Things get so very complicated, Steve reflects morosely during the course of this twisting tale: “[T]he perversity of life got under his skin. Celia loved Tony; Steve loved Celia; Dennie loved Steve. He felt a sudden, savage hunger for the old world of mud and death in the Pacific. At least you knew where you were in a foxhole. Nobody loved anybody there.” Like Roy Chappell’s intricately bejeweled creations, “This Way Out” is exquisitely fashioned, a moving tale of fatal misunderstanding that, though it likely was mostly composed by Hugh Wheeler, seems to have been informed by some of Rickie Webb’s recent disillusioning experiences, as the two men’s own relationship, like the fictional one of the seemingly imperishably insouciant Peter and Iris Duluth, became more “complicated” during the postwar years.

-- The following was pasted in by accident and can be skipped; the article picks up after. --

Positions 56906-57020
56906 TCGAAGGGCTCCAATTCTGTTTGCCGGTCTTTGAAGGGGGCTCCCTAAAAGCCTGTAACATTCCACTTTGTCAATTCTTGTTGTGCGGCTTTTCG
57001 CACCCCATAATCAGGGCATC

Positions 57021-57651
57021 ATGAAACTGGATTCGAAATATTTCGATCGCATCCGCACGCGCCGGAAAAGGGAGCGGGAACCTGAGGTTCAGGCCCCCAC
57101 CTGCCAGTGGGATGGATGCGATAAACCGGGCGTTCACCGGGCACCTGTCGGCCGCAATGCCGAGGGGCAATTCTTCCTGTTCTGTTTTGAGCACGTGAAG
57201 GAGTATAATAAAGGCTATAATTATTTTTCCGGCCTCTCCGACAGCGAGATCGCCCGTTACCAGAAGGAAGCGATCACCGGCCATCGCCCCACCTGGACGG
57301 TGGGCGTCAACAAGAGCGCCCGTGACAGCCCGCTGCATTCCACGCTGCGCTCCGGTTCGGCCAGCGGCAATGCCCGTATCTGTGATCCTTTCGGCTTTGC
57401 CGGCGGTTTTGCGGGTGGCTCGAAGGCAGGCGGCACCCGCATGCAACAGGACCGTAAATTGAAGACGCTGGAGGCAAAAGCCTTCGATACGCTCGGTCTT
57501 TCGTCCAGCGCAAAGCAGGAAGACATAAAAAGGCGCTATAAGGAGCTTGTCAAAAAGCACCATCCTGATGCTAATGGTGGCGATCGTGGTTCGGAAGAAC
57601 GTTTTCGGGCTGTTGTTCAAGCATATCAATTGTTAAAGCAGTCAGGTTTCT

Rickie and Hugh had permanently parted ways by 1952, with Rickie leaving the house they had shared at Twin Hills Farm for France, never to return again except for occasional visits, when his failing health permitted. He passed away fourteen years later, at the age of sixty-five. Hugh, who remained with Johnny Grubbs at Twin Hills Farm for the rest of his life, survived Rickie by twenty-one years, during which time he worked with entertainment world giants Stephen Sondheim and Harold Prince, among many others, and attained prominence as a writer for stage and screen, producing the scripts for the films Something for Everyone (1970), Cabaret (1972) and Nijinsky (1980), authoring the acclaimed 1961 plays Big Fish, Little Fish and Look: We’ve Come Through and winning three Tony Awards for his books for the musicals A Little Night Music (1973), Candide (1974) and Sweeney Todd (1979).